Longshore Fraud Nets Prison Time

Mervin J. Noel, 51, of Breaux Bridge, Louisiana, plead guilty to one count of making false statements to continue receiving workers’ compensation benefits under the Longshore and Harbor Workers’ Compensation Act. Noel began receiving longshore benefits and Social Security disability benefits after sustaining an injury while working on an offshore oil platform in 1994. His employer had LHWCA coverage through the Louisiana Workers’ Compensation Corp. (“LWCC”). He also applied for and received SSDI benefits.

In 2007, Noel began operating a lawn care business without disclosing his income to either LWCC or SSA. He completed four separate Forms LS-200, Report of Earnings, at the request of LWCC, falsely stating he had no income. He also falsely reported to SSA that he had not worked for wages since being declared disabled.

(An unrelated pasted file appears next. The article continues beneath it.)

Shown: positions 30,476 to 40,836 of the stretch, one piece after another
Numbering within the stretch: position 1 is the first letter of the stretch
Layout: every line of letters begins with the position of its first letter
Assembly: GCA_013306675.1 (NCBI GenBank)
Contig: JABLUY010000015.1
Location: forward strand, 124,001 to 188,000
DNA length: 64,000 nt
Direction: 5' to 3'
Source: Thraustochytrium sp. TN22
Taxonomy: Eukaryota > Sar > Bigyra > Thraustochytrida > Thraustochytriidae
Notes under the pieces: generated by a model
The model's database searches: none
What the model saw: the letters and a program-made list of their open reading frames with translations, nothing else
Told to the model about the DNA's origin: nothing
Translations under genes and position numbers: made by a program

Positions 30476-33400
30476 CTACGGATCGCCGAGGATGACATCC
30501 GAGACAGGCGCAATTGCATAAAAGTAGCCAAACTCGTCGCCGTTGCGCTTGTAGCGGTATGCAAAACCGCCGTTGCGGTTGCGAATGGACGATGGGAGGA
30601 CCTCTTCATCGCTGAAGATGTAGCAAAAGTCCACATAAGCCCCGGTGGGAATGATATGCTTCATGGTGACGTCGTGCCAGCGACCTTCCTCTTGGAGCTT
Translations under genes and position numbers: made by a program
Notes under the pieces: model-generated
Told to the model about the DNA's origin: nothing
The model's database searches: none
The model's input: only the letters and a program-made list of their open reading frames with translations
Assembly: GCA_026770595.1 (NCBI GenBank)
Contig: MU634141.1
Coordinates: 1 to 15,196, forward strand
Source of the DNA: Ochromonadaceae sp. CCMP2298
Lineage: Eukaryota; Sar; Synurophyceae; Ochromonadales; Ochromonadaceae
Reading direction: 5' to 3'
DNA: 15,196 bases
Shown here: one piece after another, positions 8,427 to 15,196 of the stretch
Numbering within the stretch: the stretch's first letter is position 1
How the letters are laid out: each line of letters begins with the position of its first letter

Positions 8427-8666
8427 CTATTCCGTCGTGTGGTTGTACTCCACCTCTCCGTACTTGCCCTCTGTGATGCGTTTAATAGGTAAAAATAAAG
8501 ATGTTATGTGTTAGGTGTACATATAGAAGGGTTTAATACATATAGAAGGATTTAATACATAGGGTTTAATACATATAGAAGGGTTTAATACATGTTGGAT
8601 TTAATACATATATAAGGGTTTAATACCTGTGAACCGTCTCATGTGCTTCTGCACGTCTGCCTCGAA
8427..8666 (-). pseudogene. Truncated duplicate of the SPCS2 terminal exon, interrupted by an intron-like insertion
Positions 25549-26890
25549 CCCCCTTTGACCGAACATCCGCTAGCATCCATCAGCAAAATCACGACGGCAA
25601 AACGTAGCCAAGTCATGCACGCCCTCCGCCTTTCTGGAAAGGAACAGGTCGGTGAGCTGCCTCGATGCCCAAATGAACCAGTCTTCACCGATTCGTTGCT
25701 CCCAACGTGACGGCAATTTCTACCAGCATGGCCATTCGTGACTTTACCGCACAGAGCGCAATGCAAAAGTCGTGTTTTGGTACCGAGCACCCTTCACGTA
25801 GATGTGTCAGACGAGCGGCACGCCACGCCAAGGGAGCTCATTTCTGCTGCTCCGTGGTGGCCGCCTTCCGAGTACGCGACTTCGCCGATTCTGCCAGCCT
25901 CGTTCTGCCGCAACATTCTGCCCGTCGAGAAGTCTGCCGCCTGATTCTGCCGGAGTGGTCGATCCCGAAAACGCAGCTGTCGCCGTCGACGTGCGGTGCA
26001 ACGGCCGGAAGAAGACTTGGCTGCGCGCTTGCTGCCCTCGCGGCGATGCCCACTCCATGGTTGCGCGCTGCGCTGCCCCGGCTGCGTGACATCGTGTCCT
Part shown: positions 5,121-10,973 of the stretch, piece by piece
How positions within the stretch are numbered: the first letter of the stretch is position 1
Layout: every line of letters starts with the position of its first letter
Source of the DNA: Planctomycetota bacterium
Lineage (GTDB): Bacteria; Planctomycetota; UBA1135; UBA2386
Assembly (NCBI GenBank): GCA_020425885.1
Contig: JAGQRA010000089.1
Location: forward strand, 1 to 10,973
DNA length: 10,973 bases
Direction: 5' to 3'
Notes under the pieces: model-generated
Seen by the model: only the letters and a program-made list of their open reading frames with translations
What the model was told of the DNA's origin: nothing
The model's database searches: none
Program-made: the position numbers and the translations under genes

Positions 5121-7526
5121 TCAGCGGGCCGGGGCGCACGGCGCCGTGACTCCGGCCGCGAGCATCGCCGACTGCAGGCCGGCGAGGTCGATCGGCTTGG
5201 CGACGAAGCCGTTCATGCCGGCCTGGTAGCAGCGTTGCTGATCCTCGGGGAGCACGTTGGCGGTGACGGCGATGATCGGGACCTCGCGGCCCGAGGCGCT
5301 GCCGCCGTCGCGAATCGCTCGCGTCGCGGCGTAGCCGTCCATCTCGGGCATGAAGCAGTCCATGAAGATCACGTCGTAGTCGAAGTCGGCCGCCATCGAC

Noel received $20,776 in LHWCA benefits and $118,220 in SSDI benefits that he was not entitled to based on his earnings.

U.S. District Judge Elizabeth E. Foote sentenced Noel to six months in prison and six months at-home confinement and ordered Noel to pay $138,247 in restitution to LWCC and the United States.

DOL-Joint Bar Association Announces Annual Meeting

The DOL-Joint Bar Association has announced its annual membership meeting, which will be held in conjunction with Loyola Law School’s Annual Longshore Conference. The meeting will be held on Wednesday, March 18, 2015 at 3:00 p.m. at the Pan-American Life Center, Orleans Room (11th Floor), 601 Poydras St., New Orleans LA 70130. Director of OWCP Longshore Tony Rios will be addressing the membership and we will have all of the Regional District Directors in attendance.  This meeting is open to all plaintiff and defense attorneys representing parties before the United States Department of Labor regardless of membership in the DOL-Joint Bar Association.  Please share this announcement with any colleagues who practice before the United States Department of Labor.